So I needed the reminder that God’s Kingdom is among us in ways that are not dramatic; quiet, inconspicuous and yet powerful and pregnant with meaning and hope. The preacher Sunday went on to tell us about a remarkable event that happens at the Mexican – American border, about a 30 minute drive south from here, every week. Members of American Christian congregations travel to the border to celebrate the Sacrament of Communion with Mexican Christians. They stand looking at one another through the large metal border fence. They are not allowed to pass the bread and wine of communion through the fence, but a common Eucharistic liturgy is conducted simultaneously on both sides. “This is my body…This is my blood…Do this in remembrance of me” in Spanish and in English.

I don’t think I’m desperately grasping at straws here but I do believe that the Kingdom of God comes at the Mexican-American border as followers of Jesus Christ express their solidarity and the truth and beauty of the Gospel that transcends every political regime and structure. “Like a mustard seed” Jesus said. “Like yeast.”

Comments

  1. Jinny Tennant says:

    Thank you, John!…so well said! Jinny!!!!! Sent from my Jitterbug

  2. Thank you, John, for this commentary. The picture of the Eucharist sharing at the border is one that will stay with me as long as my mind is in tact.

  3. Reblogged this on Views from the Edge and commented:
    I needed this. Maybe you do too. The last two paragraphs will stay with me for years.

  4. The banking regulations were actually dismantled under President Clinton when Glass-Steagall was repealed. That’s what contributed to the 2008 recession. Let’s hope that the current regulations (Dodd-Frank) can be set aside and something like the old Glass-Steagall can be put in place now in order to return the protections that we haven’t had in 20 years.

  5. Thank you for these wise words, John.

  6. Jane Holstein says:

    Beautiful. George Shorney would love you for writing this. Thank you, John.

  7. Stephen Littell says:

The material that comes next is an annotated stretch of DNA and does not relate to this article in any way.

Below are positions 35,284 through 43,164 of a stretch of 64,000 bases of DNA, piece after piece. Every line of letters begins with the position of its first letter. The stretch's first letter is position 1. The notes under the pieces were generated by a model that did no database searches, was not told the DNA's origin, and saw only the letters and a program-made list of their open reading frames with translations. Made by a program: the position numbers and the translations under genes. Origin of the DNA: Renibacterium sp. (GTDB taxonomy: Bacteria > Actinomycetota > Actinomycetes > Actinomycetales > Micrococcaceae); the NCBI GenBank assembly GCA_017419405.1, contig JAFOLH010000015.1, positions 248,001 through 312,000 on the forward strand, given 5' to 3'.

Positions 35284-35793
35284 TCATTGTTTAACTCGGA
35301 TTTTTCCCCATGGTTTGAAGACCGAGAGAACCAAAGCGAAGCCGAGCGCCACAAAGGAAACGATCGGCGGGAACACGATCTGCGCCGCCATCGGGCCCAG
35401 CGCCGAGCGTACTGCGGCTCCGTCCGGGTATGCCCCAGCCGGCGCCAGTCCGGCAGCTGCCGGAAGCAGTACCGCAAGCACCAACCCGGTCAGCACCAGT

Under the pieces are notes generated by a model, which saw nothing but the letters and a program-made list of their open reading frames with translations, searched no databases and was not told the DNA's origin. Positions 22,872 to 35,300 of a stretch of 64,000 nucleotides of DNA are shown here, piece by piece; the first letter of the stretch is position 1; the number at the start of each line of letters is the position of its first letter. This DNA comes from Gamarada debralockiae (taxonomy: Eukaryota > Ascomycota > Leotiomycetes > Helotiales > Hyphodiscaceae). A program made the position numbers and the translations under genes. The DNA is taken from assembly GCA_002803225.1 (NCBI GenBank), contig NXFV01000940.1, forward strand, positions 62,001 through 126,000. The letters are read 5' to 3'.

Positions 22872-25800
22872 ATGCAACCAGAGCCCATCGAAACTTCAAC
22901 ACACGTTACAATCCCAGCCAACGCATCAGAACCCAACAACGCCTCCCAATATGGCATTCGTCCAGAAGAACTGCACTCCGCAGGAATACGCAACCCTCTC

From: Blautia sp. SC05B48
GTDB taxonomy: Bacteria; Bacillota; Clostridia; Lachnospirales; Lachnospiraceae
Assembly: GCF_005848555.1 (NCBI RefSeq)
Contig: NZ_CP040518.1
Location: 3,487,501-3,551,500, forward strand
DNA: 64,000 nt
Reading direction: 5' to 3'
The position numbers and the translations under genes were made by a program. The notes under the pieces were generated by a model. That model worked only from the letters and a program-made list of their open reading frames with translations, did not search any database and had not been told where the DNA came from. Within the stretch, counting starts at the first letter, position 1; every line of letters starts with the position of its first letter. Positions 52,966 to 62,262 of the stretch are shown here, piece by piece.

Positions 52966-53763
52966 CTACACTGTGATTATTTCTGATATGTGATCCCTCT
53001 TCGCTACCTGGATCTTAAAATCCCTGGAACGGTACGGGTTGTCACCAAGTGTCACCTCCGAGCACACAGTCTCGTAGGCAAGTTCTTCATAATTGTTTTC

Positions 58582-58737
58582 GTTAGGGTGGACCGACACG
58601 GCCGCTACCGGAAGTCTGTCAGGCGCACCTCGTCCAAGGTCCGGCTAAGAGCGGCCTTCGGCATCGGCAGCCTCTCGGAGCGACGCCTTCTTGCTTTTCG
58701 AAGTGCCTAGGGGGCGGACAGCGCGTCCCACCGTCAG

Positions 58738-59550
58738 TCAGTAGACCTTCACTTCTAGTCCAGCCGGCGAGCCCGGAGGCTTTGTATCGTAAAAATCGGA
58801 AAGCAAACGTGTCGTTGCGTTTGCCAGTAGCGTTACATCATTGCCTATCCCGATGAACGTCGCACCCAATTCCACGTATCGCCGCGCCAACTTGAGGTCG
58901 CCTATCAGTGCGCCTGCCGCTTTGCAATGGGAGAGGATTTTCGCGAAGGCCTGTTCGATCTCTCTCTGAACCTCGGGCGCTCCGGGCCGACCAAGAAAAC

Wise words, once again, Good Doctor! I appreciate the call for the patience and persistence of mustard and yeast!

  8. Bob and I thank you for your timely ray of hope which by modern internet magic appeared on my Facebook news feed this morning. Your closing illustration touched us both with its reminder of God in us at work.

  9. Charles Cureton says:

    Thank you, John. I needed just this message today!

  10. Mark Plante says:

    Thank you, John, for your always insightful words.

  11. Wise words….

  12. When I was a child the mustard seed analogy was a very popular theme in church circles. I remember there used to be jewelry with a mustard seed (usually in a small glass ball) which people would wear as a necklace or on a ring.

  13. Mike Minter says:

    Thanks for your thoughts. It seems when present times are breaking my heart, some kind soul reaches out with a message of hope. Kingdom of God.

  14. Susan Redfield says:

    I too remember wearing a necklace with a mustard seeds pendant as a teenager, a reminder to me to find goodness and joy in small beautiful events or occasions: a soft breeze carrying the smell of spring or a grandfather holding tightly, lovingly, happily to a small hand. Thank you for your story about shared communion. I will now be watching for the Kingdom of God more carefully. Hold to the good.